There was a time when enticing Americans with any kind of subcompact car -- much less an urban runabout with a footprint at the starting end of the Environmental Protection Agency's definition of "subcompact" -- was a hopeless task for Detroit's automakers. People in a nation of big spaces, big roads, big parking lots and cheap gasoline just weren't interested. But times change, as the arrival of the Chevrolet Spark certainly shows.
Based on a Korean-developed model that once would have been considered simply too small for American drivers, the Chevy Spark makes plenty of sense today for post-recession households and young buyers lucky enough to land that first real job. Chevrolet's entry-level hatchback is stingy with fuel, and its city-friendly dimensions are in tune with our increasingly urban-centric times. Moreover, although it weighs barely more than a ton and is one of the least expensive new cars available, the Spark has the "real car" driving characteristics and feature content that inexpensive economy cars of the past almost universally lacked.
Current Chevrolet Spark
The Chevrolet Spark comes only as a four-door hatchback with front-wheel drive. It's sold in just three trim levels -- LS, 1LT and 2LT -- with almost no stand-alone options (save for an automatic transmission). The base Spark LS provides niceties such as air-conditioning, power windows, a tilt steering wheel, four-speaker audio and a height-adjustable driver seat, as well as safety features that include stability control and knee airbags for front-seat occupants.
Going to the midlevel 1LT brings enticing items like cruise control, remote keyless entry, Bluetooth phone and audio connectivity, a six-speaker audio system and a 7-inch touchscreen interface with Chevy's MyLink smartphone integration. The top 2LT trim adds exterior and interior cosmetic upgrades plus leather-like upholstery, a leather-wrapped steering wheel and heated front seats.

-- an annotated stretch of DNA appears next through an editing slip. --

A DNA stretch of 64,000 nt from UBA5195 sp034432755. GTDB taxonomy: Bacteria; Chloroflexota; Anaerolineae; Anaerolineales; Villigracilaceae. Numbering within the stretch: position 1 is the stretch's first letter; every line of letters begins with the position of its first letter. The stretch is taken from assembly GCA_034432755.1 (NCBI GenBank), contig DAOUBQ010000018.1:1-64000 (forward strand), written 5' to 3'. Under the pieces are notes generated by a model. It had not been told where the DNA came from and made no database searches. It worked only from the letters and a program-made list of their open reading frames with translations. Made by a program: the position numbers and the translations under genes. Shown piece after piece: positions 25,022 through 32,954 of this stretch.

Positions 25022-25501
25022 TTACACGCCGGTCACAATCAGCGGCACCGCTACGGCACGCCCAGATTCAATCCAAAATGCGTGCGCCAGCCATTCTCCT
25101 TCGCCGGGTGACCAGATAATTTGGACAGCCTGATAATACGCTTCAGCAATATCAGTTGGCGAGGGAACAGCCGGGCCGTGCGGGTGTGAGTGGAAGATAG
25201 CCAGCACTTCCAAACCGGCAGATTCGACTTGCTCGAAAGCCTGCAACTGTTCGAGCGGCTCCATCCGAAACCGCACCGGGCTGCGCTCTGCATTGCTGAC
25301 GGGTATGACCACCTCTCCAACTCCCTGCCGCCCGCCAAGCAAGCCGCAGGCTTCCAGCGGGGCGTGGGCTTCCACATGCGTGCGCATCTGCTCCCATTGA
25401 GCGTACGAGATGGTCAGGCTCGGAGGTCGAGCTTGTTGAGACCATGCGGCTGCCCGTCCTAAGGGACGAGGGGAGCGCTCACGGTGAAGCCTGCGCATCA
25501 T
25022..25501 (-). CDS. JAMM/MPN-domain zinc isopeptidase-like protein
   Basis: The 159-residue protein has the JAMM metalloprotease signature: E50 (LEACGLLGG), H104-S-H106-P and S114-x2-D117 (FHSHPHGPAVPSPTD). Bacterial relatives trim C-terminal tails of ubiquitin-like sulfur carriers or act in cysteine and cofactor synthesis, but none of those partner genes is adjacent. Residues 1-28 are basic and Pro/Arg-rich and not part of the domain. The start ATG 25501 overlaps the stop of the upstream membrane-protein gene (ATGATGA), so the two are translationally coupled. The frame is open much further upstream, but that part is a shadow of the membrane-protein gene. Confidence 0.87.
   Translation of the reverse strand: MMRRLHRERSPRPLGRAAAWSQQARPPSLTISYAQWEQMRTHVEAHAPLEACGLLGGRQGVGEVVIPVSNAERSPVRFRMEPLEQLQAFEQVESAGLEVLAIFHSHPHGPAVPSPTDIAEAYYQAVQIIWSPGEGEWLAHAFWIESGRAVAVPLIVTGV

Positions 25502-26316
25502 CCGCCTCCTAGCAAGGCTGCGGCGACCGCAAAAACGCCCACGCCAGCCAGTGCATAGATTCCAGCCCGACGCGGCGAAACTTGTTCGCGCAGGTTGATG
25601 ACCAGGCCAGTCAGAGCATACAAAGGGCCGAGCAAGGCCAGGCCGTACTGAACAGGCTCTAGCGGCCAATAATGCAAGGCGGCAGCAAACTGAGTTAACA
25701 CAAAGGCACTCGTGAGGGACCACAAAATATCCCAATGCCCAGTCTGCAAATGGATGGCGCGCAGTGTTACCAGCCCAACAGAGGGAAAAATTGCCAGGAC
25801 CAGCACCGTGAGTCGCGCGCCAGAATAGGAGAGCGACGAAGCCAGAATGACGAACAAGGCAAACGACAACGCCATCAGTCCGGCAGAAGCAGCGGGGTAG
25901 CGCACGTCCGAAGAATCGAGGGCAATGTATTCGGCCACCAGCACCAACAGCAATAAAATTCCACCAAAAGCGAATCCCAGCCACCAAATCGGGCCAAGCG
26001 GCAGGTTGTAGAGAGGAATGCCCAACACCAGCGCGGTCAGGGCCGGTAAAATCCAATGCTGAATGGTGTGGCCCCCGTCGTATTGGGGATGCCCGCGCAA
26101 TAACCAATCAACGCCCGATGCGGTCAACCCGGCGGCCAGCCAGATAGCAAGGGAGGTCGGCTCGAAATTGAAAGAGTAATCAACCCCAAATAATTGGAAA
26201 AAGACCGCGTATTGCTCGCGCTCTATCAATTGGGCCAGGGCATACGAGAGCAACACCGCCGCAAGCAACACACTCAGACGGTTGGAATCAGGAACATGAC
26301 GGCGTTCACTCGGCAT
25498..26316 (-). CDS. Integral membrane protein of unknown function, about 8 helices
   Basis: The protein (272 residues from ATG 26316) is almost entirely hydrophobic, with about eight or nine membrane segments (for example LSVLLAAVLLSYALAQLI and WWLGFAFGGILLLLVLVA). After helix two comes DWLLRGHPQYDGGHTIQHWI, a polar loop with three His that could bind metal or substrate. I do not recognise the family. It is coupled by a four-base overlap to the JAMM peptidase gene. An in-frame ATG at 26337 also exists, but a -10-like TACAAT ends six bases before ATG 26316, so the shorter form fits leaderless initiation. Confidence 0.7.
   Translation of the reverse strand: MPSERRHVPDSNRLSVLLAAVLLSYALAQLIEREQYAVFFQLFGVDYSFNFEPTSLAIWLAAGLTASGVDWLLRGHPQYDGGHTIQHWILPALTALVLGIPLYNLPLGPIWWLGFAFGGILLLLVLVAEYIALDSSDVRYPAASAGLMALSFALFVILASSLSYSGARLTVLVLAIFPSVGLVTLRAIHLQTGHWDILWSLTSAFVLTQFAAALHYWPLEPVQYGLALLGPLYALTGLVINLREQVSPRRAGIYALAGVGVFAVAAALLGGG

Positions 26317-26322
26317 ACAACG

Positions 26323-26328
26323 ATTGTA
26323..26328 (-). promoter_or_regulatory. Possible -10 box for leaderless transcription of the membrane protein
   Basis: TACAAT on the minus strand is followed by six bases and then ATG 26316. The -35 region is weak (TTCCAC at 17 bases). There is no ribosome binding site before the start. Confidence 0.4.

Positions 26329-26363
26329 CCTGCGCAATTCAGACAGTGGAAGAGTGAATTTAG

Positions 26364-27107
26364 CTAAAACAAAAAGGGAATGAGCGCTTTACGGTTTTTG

As the starting point of the Chevrolet lineup, the Spark has the brand's smallest engine, a 1.2-liter four-cylinder that generates 84 horsepower and 83 pound-feet of torque. The standard transmission is a five-speed manual, with a continuously variable automatic (CVT) available as an option. Fuel economy approaches 40 mpg on the highway with either transmission, an impressive rating that a few rivals nonetheless exceed.
In reviews of the Chevrolet Spark, we've lauded its appealingly modern design and straightforward controls. Motorcycle-inspired gauges, a conceptual hand-me-down from the larger Sonic, give the Spark an extra injection of style inside. The available 7-inch MyLink touchscreen is a surprisingly high-tech touch for this segment, giving smartphone users all the connectivity they could ask for. Seat comfort is adequate in front, though rear passengers may complain unless they're subcompact themselves.
On the road, the Spark's modest engine output is apparent, but acceleration is generally sufficient to keep up with traffic. Drivers who want a bit more punch are advised to check out a used turbocharged Sonic. In terms of handling, the Spark's minimal weight, short wheelbase and light-touch power steering make for a nimble partner in the cut-and-thrust of city and suburban traffic. Even better, its suspension can soak up a fair amount of abuse before the ride gets jarring or noisy. Braking is confident, too.
Used Chevrolet Spark Models
The current, first-generation Chevrolet Spark debuted for the 2013 model year with a different optional transmission: a four-speed conventional automatic. We found this transmission to be fixated on fuel economy and thus reluctant to downshift unless we floored it. The manual Spark still managed to be a bit more fuel-efficient. In performance testing, the automatic needed about 1.5 more seconds to reach 60 mph, so even with the pedal to the metal, it gave up considerable ground. The CVT replaced it for 2014.